Naomi Hattori and Jun-Jun Vichaikul made what they thought would be an easy real estate investment when they purchased a Lake View storefront leased to a small liquor store. Turnkey? Not so fast. The couple’s tenant moved out, and they suddenly found themselves not landlords but shopkeepers. In August, they leaned into Hattori’s Japanese heritage: They rebranded the store as Konbini & Kanpai and opened Chicago’s coolest new slashie (a combination bar and liquor store).

As you prowl the shelves for natural wines and craft beers, there are plenty of surprises. For starters, all 180 canned beers on offer are available by the single can, and many are hard-to-find Asian brews, like Suiyoubi No Neko (which translates to “Wednesday’s Cat”), a refreshing Belgian white ale from Japan. Then you’ll find three coolers filled with dozens of sakes organized by style, such as “crisp and clean” and “umami and savory.” The front of the store is loaded with Japanese snacks, from cups of spicy instant ramen to coconut Pocky sticks.

Now for the really fun part: With tables scattered throughout the space, you can crack open a beer or order a sake flight. And, yep, there’s hot water if you want to try that ramen then and there. The shop also hosts food pop-ups from Asian American outfits like Onigiri Shuttle Kororin and Mom’s to keep you sated on rice balls and bento boxes while you sip.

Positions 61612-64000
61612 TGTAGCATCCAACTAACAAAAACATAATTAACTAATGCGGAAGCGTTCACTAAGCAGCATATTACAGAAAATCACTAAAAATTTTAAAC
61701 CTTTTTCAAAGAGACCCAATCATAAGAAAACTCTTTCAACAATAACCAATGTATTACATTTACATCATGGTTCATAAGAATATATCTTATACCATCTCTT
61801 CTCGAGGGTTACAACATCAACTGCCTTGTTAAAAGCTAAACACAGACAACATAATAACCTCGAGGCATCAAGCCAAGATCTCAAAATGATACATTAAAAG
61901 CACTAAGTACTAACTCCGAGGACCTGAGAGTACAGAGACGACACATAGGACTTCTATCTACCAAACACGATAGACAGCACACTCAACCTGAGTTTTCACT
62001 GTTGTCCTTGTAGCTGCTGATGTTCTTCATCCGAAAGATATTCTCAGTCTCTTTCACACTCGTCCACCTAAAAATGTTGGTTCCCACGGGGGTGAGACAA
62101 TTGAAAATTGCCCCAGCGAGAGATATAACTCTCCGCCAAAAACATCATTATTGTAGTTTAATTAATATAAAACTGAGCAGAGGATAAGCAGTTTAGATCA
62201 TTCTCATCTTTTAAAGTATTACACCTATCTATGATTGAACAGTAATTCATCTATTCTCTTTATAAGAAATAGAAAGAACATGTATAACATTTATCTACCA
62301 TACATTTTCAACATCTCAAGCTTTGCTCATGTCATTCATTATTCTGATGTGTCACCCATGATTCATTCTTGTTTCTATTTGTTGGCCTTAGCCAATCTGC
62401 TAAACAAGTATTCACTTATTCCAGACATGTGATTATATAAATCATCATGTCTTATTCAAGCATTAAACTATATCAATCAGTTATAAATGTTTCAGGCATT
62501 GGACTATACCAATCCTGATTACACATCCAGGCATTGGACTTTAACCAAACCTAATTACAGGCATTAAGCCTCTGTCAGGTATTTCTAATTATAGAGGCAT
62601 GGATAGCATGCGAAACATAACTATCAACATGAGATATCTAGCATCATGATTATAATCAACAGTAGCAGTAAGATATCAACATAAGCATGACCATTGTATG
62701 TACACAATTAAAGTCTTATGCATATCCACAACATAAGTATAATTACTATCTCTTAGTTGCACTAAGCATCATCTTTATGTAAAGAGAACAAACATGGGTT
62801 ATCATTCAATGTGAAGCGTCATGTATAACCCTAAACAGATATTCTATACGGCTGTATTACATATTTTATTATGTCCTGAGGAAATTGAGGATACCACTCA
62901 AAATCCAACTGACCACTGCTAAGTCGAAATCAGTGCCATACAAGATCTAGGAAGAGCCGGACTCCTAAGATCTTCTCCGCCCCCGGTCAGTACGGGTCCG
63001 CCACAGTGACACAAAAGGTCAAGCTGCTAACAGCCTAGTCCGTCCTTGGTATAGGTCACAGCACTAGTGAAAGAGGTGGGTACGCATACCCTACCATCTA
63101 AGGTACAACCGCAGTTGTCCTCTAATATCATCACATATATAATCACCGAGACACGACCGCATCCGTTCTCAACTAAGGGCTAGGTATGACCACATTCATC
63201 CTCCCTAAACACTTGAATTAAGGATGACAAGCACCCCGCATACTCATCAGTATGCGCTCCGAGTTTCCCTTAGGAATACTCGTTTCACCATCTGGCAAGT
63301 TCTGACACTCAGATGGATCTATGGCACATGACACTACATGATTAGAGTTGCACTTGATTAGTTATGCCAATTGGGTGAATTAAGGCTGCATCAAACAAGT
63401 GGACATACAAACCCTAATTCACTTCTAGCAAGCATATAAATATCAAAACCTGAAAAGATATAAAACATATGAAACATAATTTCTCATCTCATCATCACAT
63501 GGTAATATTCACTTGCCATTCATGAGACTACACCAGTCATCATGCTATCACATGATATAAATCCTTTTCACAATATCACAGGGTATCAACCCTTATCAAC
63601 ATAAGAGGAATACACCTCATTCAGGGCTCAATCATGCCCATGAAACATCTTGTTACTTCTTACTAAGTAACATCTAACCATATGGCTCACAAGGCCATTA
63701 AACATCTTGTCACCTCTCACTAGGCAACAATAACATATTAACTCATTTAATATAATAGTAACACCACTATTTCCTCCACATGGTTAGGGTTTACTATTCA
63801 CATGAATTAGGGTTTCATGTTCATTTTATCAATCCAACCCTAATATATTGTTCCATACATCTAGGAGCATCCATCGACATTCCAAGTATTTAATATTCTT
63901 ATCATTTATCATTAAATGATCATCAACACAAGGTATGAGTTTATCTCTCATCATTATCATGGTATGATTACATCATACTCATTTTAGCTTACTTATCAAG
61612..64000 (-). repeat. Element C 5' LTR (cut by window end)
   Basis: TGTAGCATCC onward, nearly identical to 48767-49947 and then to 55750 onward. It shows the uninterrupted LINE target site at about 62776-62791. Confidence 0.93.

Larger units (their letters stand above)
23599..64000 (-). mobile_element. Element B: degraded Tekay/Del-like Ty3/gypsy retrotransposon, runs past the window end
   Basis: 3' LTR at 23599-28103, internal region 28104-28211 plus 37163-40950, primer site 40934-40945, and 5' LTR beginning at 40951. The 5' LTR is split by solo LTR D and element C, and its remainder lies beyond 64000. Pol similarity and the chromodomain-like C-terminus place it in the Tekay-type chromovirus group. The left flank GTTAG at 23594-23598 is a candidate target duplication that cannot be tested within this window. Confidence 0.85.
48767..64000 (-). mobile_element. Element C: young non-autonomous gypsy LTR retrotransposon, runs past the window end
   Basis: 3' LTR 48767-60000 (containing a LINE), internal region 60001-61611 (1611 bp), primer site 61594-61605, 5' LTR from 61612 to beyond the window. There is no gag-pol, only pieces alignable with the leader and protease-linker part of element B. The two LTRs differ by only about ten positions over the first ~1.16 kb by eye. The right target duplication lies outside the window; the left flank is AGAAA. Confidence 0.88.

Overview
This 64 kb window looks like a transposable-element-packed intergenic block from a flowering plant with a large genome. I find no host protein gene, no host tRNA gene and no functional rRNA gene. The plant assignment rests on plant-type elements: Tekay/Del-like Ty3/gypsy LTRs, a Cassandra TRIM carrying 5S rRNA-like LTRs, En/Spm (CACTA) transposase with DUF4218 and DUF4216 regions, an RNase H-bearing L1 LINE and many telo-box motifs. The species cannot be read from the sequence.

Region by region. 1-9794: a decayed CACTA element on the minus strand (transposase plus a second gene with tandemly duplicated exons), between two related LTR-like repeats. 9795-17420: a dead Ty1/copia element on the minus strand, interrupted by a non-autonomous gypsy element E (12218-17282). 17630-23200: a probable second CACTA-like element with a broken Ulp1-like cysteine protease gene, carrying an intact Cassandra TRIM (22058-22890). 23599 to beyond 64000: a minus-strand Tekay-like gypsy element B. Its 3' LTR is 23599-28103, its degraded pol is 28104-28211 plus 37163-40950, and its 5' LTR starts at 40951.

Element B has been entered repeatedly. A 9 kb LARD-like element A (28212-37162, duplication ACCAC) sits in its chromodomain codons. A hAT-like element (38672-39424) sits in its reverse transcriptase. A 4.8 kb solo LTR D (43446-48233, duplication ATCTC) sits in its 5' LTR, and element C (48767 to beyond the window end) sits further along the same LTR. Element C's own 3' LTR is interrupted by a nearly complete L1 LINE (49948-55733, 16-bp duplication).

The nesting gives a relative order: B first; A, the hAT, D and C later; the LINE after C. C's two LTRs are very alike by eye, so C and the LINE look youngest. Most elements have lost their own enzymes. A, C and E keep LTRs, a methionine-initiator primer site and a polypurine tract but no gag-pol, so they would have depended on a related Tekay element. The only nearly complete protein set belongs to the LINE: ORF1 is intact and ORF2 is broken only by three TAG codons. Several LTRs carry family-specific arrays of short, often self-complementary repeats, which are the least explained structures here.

If you join the wine ($40 a month) or sake ($50 a month) club, not only do you get a monthly allotment of two to three bottles to take home, but you also unlock access to the back bar, where rare and premium wines, sakes, and spirits are poured by the glass. Order the fascinating Takamine eight-year whiskey, which is fermented with koji and uses a recipe developed over 100 years ago in Peoria by Japanese immigrant Jokichi Takamine.

As for the store name, konbini refers to the convenience store snacks for sale, and kanpai means “cheers.” It’s a great combination to which to raise your glass. 1433 W. Belmont Ave., Lake View


Three Standout Sakes to Try

Jun-Jun Vichaikul recommends these to upgrade your home bar game.

Japanese snacks and sake

Dassai 45 Junmai Daiginjo

Asahi Shuzo

“Dassai is the gateway drug to get people hooked on sake. It’s the definition of fruity and floral. Elegant bouquet, smooth initial taste, bold middle palate, and a crisp finish leave you wanting more.” $50 for a 720-milliliter bottle

Indigo Junmai Ginjo

Sohomare Sake Brewery

“This underappreciated sake is versatile and complex, with a little bit of rice creaminess and sweetness up front.” $38 for a 720-milliliter bottle

Cowboy Yamahai Junmai Ginjo Genshu

Shiokawa Brewing Co.

“The cow on the label says it all. This umami-driven sake is meant for hearty meat dishes and doesn’t disappoint when paired with a steak.” $35.50 for a 720-milliliter bottle